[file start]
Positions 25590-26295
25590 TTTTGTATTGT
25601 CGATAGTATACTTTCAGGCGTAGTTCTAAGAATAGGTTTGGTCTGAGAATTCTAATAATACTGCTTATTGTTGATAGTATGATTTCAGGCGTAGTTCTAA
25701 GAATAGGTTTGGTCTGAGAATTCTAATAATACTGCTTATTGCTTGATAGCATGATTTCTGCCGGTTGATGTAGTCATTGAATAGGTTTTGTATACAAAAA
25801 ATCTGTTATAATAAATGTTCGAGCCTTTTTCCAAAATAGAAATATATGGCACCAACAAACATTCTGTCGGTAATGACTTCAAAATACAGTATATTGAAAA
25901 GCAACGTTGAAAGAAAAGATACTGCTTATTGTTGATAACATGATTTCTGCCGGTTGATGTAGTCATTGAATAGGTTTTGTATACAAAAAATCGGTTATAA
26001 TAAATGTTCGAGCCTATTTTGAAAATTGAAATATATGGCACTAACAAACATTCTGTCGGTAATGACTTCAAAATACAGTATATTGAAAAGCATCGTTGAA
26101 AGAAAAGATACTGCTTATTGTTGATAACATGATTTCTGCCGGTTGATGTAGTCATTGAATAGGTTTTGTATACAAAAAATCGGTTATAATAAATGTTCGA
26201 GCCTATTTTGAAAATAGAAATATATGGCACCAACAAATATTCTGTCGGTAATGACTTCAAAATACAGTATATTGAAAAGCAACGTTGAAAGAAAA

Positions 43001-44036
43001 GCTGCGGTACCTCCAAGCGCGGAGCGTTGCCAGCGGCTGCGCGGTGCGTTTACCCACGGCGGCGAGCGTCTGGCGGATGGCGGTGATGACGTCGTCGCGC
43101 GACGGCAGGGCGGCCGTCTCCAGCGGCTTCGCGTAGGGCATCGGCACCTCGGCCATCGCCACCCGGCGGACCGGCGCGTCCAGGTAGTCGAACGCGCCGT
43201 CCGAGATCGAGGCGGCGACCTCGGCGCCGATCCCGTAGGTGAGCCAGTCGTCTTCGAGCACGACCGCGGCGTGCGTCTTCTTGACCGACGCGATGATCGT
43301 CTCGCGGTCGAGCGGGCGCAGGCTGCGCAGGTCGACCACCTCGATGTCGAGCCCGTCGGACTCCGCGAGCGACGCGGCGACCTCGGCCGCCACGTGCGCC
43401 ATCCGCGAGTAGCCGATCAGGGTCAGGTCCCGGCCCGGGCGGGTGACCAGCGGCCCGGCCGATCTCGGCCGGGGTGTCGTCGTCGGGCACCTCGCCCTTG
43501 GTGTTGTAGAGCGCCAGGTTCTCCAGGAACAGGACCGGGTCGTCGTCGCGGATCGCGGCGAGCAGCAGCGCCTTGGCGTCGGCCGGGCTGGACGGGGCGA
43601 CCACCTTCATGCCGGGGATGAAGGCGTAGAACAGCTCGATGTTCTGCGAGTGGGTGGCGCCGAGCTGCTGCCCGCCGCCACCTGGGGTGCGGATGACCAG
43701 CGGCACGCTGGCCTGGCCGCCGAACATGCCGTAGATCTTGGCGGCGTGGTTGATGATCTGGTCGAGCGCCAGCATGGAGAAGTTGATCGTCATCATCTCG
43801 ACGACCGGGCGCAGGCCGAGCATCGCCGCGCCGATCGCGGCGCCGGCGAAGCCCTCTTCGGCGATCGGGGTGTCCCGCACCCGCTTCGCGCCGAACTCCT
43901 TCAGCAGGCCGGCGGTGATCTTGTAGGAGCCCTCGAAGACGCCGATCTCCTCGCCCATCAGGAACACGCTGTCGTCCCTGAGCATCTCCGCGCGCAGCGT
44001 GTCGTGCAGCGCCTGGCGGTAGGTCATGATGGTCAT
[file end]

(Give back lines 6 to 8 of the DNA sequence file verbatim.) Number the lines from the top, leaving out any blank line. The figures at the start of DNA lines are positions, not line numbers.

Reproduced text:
25901 GCAACGTTGAAAGAAAAGATACTGCTTATTGTTGATAACATGATTTCTGCCGGTTGATGTAGTCATTGAATAGGTTTTGTATACAAAAAATCGGTTATAA
26001 TAAATGTTCGAGCCTATTTTGAAAATTGAAATATATGGCACTAACAAACATTCTGTCGGTAATGACTTCAAAATACAGTATATTGAAAAGCATCGTTGAA
26101 AGAAAAGATACTGCTTATTGTTGATAACATGATTTCTGCCGGTTGATGTAGTCATTGAATAGGTTTTGTATACAAAAAATCGGTTATAATAAATGTTCGA